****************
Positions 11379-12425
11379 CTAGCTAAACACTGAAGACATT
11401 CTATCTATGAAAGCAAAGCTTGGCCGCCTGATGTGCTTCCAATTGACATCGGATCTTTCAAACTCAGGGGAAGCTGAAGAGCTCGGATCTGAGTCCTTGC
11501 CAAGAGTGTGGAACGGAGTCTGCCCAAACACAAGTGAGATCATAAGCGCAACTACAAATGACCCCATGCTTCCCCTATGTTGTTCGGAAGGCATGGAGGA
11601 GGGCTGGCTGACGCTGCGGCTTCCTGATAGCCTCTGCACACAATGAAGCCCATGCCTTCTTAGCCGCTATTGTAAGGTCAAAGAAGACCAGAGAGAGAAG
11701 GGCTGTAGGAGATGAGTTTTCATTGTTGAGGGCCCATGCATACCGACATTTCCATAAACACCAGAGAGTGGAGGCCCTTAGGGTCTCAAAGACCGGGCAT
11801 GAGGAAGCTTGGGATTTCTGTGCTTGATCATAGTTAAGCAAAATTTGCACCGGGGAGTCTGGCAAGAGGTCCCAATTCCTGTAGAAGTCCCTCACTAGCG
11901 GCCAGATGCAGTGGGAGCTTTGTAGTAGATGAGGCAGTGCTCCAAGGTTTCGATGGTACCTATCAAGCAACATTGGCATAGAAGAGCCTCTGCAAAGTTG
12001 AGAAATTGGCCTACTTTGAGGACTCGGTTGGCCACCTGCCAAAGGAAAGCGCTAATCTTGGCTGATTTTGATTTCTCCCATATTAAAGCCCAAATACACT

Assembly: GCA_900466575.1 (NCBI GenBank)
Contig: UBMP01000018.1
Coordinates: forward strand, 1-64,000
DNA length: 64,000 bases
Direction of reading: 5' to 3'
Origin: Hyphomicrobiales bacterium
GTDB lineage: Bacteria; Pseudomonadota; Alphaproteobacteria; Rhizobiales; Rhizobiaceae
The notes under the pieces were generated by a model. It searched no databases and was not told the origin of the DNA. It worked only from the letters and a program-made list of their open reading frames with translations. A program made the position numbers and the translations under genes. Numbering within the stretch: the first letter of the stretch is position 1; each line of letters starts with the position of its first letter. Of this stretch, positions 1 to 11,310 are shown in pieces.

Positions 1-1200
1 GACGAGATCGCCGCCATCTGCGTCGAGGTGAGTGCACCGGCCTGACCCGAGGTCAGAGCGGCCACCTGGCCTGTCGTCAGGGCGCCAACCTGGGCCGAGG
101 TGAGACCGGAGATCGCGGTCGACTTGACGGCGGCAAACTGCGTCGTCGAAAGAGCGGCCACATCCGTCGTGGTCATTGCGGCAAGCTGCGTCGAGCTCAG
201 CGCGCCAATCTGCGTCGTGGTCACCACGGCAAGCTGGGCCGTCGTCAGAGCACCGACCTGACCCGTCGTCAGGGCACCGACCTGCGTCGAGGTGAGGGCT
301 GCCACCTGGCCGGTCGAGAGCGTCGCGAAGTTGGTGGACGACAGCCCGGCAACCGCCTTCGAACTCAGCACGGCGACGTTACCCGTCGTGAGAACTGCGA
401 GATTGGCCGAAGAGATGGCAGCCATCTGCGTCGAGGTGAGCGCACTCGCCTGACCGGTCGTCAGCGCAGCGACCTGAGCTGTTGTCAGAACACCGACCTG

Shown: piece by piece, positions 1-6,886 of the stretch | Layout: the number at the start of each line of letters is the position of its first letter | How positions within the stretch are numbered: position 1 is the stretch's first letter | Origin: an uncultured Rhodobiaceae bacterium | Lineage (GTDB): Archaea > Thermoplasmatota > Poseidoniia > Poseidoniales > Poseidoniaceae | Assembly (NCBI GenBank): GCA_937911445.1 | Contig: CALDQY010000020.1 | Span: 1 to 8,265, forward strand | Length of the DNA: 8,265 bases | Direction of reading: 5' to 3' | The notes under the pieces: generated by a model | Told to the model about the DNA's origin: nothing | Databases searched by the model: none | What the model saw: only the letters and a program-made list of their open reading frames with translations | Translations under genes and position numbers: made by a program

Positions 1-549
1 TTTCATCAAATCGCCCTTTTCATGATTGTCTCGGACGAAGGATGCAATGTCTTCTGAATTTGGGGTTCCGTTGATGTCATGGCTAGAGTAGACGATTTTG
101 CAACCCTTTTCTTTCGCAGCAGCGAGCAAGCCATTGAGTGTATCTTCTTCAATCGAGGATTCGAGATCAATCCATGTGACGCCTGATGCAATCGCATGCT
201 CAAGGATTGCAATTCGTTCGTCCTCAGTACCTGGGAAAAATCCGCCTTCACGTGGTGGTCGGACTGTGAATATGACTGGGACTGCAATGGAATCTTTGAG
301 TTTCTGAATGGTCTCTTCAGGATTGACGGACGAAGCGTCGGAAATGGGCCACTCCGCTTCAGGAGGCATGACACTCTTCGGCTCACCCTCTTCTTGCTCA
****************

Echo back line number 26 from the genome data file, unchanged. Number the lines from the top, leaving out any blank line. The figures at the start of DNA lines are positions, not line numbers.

1 TTTCATCAAATCGCCCTTTTCATGATTGTCTCGGACGAAGGATGCAATGTCTTCTGAATTTGGGGTTCCGTTGATGTCATGGCTAGAGTAGACGATTTTG